Contemporary Hit Radio

No matter how the industry dresses it up, the audience recognizes it for what it is "Top 40." The term Contemporary Hit Radio or "CHR" was coined during the late 1970s, early 1980s when radio programmers perceived a backlash against Top 40. During that decade Album Oriented Rock "AOR" stations began rising to prominence on the FM dial. Top 40 was perceived as a format for AM radio. Many saw the format as restrictive and expressed a preference for the free formats that were developing on the FM band.

Programmers chose to bring Top 40 to the FM band disguised as CHR.

The basic concept behind hit music stations is quite simple: Confine the playlist to those songs that are currently the fastest selling and most popular (sales being a barometer of popularity) This is the same approach that CHR's forerunner, Top 40 employed. (Keith 1987, p. 59)

So the industry calls it CHR, while the listening audience continues to call it what it is Top 40. It continues to be popular. The basic format element of shortening the playlist to the most popular songs have spread to all other formats.

CHR/Top 40 is considered the oldest format. Many argue that Middle-of-the-Road "MOR" is older. While the form of radio known as MOR/Nostalgia predates CHR/Top 40, it was not seen as a format until after the development of Top 40.

CHR/Top 40 began developing around 1955 when Todd Storz and Bill Stewart at KOWH in Omaha Nebraska (see Format Developments) noticed that patron of a local bar played the same songs over and over.

Early renditions of the format featured artists such as Nat "King" Cole, Perry Como, and Tony Bennett. With the coming of rock 'n' roll that soon changed to artists such as Bill Haley and the Comets, Chuck Berry and Elvis Presley.

Several things propelled early developments of the format. The transistor developed by Bell Labs December 27, 1947, The baby boom generation reaching their teens, radio's increasing reliance on research and the rock 'n' roll boom which was accelerated by the British Music Invasion lead by the Beatles and the rise of the Motown Sound.

During the 1960s the format was further defined by Bill Drake who streamlined the format. In addition he allowed his DJs to have personalities and added other elements to attract a growing teen audience. During the 1960s the Boss Radioformat developed by Bill Drake and Gene Chenault, spread to stations KHJ in Los Angeles, CKLW, Windsor/Detroit; WRKO, Boston. The Top 40/CHR format made its first appearance on the FM band in 1967 when New York's WOR-FM now WRKS adopted the Drake-Chenault format.

No station symbolizes this format like WABC New York During the station's heyday as a Top 40 station it was the most listened to radio station in the country. WABC competed fiercely with WMCA and WINS two other Top 40 stations in New York.

Because the station served as the ABC network flagship station. It often carried programming that was not strictly Top 40. As a result in it's early Top 40 days it often lost to its weaker competition.

Success came when WABC program director Rick Sklar tied the station to the British music invasion lead by the Beatles.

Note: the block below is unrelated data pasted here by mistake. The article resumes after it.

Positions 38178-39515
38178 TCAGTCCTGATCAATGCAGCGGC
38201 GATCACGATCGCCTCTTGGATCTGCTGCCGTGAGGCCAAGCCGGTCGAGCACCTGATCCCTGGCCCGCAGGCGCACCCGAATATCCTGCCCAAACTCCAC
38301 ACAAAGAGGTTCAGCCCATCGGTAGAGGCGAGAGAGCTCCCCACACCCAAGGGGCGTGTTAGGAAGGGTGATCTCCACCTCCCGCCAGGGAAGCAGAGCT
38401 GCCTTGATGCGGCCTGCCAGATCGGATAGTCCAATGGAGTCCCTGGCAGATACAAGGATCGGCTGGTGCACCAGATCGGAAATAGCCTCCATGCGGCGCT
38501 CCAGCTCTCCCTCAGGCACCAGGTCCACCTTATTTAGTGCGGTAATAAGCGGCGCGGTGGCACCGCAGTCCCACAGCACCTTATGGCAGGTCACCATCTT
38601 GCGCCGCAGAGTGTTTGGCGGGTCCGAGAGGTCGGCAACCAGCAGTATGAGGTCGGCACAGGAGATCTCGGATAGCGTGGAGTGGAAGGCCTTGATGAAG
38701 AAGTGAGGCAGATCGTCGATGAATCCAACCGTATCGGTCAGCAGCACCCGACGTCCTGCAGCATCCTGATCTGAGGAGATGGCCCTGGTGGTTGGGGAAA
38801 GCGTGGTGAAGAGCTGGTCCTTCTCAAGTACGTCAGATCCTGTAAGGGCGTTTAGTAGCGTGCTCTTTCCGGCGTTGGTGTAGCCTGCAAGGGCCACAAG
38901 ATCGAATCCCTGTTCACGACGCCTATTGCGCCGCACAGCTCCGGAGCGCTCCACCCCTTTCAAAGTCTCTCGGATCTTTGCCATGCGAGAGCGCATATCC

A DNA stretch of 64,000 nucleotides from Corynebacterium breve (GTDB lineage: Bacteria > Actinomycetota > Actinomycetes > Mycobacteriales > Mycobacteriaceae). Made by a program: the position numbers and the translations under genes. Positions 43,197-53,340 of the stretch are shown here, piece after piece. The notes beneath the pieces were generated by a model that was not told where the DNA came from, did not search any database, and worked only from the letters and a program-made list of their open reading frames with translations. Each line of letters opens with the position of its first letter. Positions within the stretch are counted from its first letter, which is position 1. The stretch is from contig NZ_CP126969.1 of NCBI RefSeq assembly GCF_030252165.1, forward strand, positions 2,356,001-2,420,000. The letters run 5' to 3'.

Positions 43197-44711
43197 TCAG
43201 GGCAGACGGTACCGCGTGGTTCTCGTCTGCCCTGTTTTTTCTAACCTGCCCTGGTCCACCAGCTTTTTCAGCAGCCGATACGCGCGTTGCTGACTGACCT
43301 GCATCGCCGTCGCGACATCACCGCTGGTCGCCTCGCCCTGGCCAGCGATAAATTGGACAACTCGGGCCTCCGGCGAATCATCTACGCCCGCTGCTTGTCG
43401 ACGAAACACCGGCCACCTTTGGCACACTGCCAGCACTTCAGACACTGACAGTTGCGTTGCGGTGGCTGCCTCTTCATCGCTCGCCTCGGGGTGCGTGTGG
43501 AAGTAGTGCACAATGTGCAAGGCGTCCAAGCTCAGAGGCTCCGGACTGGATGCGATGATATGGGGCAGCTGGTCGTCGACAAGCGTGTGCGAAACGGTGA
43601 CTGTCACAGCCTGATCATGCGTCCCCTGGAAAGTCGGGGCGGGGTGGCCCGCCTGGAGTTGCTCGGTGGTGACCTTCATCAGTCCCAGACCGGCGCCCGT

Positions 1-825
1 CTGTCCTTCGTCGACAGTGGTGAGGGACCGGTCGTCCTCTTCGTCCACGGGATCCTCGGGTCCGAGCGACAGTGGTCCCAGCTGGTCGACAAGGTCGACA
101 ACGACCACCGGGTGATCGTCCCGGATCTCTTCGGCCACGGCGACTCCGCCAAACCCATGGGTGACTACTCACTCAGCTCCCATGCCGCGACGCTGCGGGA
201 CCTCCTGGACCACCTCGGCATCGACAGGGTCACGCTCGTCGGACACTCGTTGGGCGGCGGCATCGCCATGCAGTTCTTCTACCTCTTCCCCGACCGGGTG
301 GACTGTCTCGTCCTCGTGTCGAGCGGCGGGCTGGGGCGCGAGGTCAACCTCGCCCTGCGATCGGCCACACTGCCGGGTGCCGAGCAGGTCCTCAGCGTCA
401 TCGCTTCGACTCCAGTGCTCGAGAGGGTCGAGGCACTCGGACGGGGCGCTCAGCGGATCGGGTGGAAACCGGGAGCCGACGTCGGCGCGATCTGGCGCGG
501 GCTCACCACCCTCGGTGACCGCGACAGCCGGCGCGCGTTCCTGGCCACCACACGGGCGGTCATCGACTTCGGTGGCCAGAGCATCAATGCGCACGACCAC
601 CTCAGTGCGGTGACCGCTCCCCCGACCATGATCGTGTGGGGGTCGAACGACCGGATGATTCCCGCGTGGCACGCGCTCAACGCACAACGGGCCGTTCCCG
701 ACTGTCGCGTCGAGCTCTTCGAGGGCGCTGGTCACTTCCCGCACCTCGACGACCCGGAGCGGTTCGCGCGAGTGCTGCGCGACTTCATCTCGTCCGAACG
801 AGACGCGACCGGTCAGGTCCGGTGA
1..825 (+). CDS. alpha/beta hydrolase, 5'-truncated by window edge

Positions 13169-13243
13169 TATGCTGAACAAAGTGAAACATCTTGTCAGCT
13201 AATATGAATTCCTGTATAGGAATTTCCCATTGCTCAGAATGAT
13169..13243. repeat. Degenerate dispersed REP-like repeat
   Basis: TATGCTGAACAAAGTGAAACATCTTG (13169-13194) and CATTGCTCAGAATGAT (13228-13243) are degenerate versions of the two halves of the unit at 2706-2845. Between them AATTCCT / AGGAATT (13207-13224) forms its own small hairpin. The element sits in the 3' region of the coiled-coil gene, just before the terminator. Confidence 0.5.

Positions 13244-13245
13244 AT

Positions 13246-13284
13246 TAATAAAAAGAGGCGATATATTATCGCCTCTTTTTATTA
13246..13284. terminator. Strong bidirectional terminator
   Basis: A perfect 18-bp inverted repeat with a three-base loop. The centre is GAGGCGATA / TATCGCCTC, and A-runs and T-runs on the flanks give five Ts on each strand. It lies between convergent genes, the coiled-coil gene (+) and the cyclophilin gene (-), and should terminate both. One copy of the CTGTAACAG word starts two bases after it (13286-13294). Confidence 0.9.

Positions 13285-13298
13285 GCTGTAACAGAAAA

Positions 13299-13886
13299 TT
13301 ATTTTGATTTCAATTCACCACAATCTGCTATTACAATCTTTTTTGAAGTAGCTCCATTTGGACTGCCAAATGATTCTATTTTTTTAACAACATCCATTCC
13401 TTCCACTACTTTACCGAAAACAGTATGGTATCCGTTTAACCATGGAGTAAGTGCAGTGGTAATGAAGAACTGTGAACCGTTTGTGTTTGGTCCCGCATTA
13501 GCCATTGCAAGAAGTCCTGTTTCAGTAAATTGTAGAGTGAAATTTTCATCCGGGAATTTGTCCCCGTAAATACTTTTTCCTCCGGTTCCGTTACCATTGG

In a stroke of genius, Rick Sklar recognized the Beatles phenomenon for its promotional value to WABC. He began to promote the station as W A "Beatle" C, had specific PAMS Beatles jingles recorded for the station and used all the resources of the ABC network to lock the station in step with the Beatles whenever they visited New York. The station ran a contest for listeners to design a medal to honor the Beatles. The resulting medallion was called "The Order of the All Americans" and was awarded to each of the Beatles live, over the air by Cousin Bruce Morrow. (http://musicradio.comput er.net/Sklar.html)

From Detroit came another music phenomenon that profoundly affected Top 40 radio. George (1985, p. 113) writes: "The Target of Motown's technological undertakings was another, more generally accessible piece of scientific gadgetry called the transistor radio." He goes on to say (1985, p. 114)

In 1963, the year before the Motown explosion, fifty million radios were rolling around the country in car dashboards. Berry and company were wise in their decision to gear Motown's music toward the transistor radio, for it was through this medium--be it from a portable blaring in a schoolyard or a car radio on a Saturday night drive to a dance--that young America was exposed to records.

In quality control's offices Motown chief engineer Mike McClain built a minuscule, tinny-sounding radio designed to approximate the sound of a car radio. The high-end bias of Motown recordings can be partially traced to the company's reliance on this piece of equipment.

In addition to designing its records for radio. Motown had the good fortune of being just across the bridge from CKLW Windsor, Ontario, Canada. The station had a signal that could be heard through out much of North America. It realized that promoting the Motown sound helped it's popularity as a Top 40 station.

During the 1970s the Top 40 format fell out of favor. It became associated with AM radio at a time when FM was considered more innovative. Audiences began favoring the more "progressive" album-oriented-rock AOR stations. AM was considered over commercialized and restrictive.

During that time programmers reinvented the format, shortened playlists even more, redubbed it CHR and put it on the FM band. By the early 1980s the format was back in full force. CBS radio along with programmer Mike Joseph programmed a chain of CHR FM stations that included: WCAU Philadelphia, KKHR, St. Louis, and WHTT Boston. The stations used a format called "Hot Hits." In New York WHTZ-FM rose to the top of the charts with a blend of CHR targeted at the Big Apple. Top 40 had found its way onto the FM band in the forma of CHR.